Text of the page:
Richmond, Virginia, on the other hand, has seen through the Project Exile program an strict enforcement of existing gun laws, a 40 percent reduction in murders committed with guns over the last three years since the program began. That, I think, is what we need. I'm pleased to hear Dick saying that greater enforcement is what is necessary.

PRESS: I don't think anybody is going to disagree with you on greater enforcement. I think the Richmond program is a great program. But to come back to it, Senator, how you can expect D.C. to enforce anything as long as you have all these bridges across the Potomac and as long as Virginia is gun heaven and anybody can buy any gun there and bring it in here and use it?

HUTCHINSON: Well, let me give you an example. In February, a young man by the name of Marco Moore (ph) was arrested for a gun violation in the District of Columbia. That's in a jurisdiction that we have authority over in the United States -- we want to take responsibility.

This young man was arrested with a gun violation, had a record, had drug paraphernalia, spent the night in jail and was released the next morning, because the United States attorney with jurisdiction of the District of Columbia decided they weren't going to prosecute. Within a week, that young man is alleged to have shot a 17-year-old young lady. I wrote the attorney general of this country over a month ago asking why, what is the criteria for prosecuting and not prosecuting?

But, Bill, that's what I say. You say, well, what can the district do surrounded by states that have more liberal gun-control laws? I say they can enforce the existing laws. When there are gun violations, prosecute to the hilt and you will see a reduction in crime.

PRESS: But aren't -- don't you also have to admit that you enforce all the laws that exist, there are still some enforcements you can't do because there is nothing there to enforce. For example, gun shows, no background check at a gun show.

Why shouldn't, Senator, a gun show -- that's one of the proposals that is part of the gun-safety legislation in Congress now -- why shouldn't a gun show have the same requirements for checks that a gun shop has, three-day background if necessary because the one day is not available? What's wrong with that? Common sense.

HUTCHINSON: Dick just said that we could do a background check in three or four hours. We offered a 24-hour background check and it was rejected, and I'll tell you why it was rejected, because it's politics over what's good policy. Henry Hyde, who is an advocate of stricter gun control, offered a good-faith offer to the Democrats and it was rejected out of hand.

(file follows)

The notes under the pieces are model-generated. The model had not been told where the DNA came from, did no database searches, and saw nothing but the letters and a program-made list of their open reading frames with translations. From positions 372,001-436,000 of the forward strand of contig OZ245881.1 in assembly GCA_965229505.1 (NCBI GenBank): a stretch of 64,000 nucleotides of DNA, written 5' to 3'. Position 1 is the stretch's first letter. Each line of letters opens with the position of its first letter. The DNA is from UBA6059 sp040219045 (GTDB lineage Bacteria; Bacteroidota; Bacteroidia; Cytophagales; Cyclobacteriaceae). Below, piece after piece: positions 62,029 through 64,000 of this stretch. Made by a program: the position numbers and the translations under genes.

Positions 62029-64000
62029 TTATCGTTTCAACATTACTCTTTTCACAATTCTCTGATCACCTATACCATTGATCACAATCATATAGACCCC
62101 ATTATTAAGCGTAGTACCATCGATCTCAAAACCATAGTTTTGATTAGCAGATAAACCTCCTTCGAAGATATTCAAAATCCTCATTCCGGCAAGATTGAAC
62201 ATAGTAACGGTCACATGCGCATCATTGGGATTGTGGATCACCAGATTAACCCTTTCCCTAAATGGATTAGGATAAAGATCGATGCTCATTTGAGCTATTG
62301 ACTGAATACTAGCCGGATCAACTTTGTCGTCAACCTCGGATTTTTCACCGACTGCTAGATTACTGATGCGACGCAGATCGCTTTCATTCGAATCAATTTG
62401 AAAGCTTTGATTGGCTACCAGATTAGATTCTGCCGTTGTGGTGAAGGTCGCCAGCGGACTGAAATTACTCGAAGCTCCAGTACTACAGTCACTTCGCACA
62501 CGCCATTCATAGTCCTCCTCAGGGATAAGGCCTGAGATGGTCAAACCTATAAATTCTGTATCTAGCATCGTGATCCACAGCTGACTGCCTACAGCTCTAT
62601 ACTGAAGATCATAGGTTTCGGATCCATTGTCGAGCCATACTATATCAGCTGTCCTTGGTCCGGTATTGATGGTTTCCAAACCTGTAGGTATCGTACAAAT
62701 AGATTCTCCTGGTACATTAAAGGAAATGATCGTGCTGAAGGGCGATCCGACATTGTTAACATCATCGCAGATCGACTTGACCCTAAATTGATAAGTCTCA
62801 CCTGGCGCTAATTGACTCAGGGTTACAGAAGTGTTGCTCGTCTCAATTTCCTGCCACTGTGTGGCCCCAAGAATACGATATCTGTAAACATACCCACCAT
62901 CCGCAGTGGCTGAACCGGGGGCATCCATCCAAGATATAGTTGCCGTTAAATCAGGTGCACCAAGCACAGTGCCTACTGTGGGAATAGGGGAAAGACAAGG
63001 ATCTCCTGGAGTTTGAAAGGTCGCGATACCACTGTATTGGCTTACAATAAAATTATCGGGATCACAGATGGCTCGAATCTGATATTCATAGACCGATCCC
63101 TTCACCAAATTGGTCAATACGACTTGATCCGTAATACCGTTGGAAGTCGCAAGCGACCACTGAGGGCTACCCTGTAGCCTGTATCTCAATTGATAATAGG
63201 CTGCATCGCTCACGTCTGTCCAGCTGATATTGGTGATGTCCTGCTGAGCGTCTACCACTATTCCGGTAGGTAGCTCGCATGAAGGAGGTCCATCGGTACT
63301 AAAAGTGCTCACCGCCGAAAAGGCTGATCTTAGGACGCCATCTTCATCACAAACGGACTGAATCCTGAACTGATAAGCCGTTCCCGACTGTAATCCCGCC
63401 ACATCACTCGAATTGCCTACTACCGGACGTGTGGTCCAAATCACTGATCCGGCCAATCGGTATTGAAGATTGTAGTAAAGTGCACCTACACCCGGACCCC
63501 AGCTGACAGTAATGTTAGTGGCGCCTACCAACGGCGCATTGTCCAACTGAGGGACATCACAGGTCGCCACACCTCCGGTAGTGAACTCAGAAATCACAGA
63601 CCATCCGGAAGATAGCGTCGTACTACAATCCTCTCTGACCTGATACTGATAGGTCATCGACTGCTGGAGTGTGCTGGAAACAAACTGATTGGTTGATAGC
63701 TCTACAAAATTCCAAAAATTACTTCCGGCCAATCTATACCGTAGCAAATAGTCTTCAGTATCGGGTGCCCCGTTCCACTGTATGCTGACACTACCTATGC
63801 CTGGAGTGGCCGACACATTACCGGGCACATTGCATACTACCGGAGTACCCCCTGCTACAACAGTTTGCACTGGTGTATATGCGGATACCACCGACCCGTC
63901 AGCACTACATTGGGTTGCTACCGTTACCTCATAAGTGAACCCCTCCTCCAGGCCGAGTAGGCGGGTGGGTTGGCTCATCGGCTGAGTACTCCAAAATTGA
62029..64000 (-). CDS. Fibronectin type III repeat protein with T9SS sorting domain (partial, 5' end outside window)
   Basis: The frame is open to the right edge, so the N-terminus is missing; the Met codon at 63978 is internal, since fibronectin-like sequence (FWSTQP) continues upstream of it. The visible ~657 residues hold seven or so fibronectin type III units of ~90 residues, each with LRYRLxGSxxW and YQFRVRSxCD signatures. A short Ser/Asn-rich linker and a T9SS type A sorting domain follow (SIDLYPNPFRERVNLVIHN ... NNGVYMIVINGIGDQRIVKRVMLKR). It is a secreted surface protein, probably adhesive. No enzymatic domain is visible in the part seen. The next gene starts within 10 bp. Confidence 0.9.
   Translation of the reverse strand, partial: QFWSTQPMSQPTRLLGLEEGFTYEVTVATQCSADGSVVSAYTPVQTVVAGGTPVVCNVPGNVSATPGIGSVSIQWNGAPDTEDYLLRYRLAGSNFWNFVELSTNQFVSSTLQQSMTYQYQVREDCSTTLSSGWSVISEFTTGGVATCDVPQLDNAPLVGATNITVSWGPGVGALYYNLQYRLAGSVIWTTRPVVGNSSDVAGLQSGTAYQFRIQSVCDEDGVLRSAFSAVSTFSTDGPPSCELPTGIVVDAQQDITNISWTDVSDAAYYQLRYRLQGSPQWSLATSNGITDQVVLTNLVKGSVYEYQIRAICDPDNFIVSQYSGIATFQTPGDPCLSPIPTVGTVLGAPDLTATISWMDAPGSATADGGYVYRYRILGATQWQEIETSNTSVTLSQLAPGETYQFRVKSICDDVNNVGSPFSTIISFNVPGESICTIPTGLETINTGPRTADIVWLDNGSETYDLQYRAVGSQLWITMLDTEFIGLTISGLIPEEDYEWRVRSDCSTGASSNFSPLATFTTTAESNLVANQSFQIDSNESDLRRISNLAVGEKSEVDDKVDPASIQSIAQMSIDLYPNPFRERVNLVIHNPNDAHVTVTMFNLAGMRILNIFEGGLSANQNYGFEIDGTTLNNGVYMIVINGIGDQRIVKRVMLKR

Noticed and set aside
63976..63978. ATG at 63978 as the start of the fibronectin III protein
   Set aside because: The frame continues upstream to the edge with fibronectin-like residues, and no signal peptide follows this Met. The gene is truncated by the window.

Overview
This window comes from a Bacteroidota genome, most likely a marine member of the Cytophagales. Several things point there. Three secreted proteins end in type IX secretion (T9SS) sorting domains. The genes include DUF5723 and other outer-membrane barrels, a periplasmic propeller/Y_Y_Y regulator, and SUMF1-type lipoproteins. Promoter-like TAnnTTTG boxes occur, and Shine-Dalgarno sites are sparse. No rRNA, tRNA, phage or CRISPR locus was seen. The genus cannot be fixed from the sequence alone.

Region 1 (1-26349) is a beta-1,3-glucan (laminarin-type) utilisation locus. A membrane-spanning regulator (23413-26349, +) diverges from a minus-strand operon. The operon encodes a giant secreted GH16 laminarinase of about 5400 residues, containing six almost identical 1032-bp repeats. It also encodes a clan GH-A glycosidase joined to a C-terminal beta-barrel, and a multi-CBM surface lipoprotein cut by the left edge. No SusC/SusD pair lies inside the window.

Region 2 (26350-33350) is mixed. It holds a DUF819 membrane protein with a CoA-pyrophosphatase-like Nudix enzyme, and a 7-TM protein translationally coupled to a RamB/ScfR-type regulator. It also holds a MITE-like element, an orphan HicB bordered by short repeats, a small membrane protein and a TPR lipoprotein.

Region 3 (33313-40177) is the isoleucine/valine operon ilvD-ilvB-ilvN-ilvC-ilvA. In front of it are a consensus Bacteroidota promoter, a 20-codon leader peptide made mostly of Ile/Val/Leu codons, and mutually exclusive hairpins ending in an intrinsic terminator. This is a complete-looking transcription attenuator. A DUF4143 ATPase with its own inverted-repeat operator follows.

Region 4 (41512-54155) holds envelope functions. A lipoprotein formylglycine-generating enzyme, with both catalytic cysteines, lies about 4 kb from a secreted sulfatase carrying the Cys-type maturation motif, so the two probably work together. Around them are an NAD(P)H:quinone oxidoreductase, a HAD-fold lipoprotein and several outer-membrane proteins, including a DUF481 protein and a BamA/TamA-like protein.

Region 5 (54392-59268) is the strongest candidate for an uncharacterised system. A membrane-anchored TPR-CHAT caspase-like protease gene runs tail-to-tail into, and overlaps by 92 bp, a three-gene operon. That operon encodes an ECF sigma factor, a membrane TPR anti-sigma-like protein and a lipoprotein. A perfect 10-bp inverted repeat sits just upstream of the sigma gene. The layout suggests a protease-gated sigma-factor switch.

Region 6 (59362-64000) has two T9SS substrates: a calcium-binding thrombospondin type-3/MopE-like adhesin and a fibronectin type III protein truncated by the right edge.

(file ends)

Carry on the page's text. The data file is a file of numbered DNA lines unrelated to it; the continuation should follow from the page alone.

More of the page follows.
PRESS: Senator...

(CROSSTALK)

HUTCHINSON: We could have a law this year.

DURBIN: Let's go back to what I said -- 95 percent of those that are run through the computers are checked within two hours and cleared. The five percent that take longer, up to three days, turn out to be 20 times more likely to be felons, fugitives, wife beaters, stalkers, people with a history of violent mental illness. And to protect that 5 percent, Tim, you are saying, frankly, we're not going to check anybody. That doesn't make any sense.

NOVAK: I fail to see how gun checks or safety locks have anything to do with what happened at the National Zoo.

But I want to ask you a question. Let's say that Virginia, which is gun heaven, according to Mr. Press, that suddenly the left-wingers took over in Richmond, threw out the good governor they have there, and passed a duplicate of the District of Columbia gun law. Now most of these gun offenses in the District of Columbia are gang-related. This thing at the zoo might well have been gang related. Many of them are drug related. Those are national drug laws. Do you have any doubt that the kind of young people, like this 16-year-old who's been arrested, would be able to get a gun if Virginia had exactly the same law as the District of Columbia.